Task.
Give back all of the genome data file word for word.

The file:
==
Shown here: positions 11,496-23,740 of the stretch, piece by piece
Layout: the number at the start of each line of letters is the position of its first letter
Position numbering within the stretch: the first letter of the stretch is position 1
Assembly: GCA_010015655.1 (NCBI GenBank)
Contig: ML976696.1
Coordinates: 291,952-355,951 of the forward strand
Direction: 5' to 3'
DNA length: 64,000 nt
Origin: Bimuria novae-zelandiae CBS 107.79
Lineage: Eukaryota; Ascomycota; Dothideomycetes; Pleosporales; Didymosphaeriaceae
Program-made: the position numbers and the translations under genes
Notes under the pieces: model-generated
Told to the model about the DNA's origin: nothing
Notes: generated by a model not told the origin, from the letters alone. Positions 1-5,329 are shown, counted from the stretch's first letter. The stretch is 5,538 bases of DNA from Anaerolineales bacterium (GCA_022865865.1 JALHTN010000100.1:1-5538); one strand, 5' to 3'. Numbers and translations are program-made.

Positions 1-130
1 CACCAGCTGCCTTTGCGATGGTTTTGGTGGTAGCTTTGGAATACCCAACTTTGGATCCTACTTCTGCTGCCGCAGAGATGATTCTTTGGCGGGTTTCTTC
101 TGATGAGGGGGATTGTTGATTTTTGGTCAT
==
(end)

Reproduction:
Shown here: positions 11,496-23,740 of the stretch, piece by piece
Layout: the number at the start of each line of letters is the position of its first letter
Position numbering within the stretch: the first letter of the stretch is position 1
Assembly: GCA_010015655.1 (NCBI GenBank)
Contig: ML976696.1
Coordinates: 291,952-355,951 of the forward strand
Direction: 5' to 3'
DNA length: 64,000 nt
Origin: Bimuria novae-zelandiae CBS 107.79
Lineage: Eukaryota; Ascomycota; Dothideomycetes; Pleosporales; Didymosphaeriaceae
Program-made: the position numbers and the translations under genes
Notes under the pieces: model-generated
Told to the model about the DNA's origin: nothing
Notes: generated by a model not told the origin, from the letters alone. Positions 1-5,329 are shown, counted from the stretch's first letter. The stretch is 5,538 bases of DNA from Anaerolineales bacterium (GCA_022865865.1 JALHTN010000100.1:1-5538); one strand, 5' to 3'. Numbers and translations are program-made.

Positions 1-130
1 CACCAGCTGCCTTTGCGATGGTTTTGGTGGTAGCTTTGGAATACCCAACTTTGGATCCTACTTCTGCTGCCGCAGAGATGATTCTTTGGCGGGTTTCTTC
101 TGATGAGGGGGATTGTTGATTTTTGGTCAT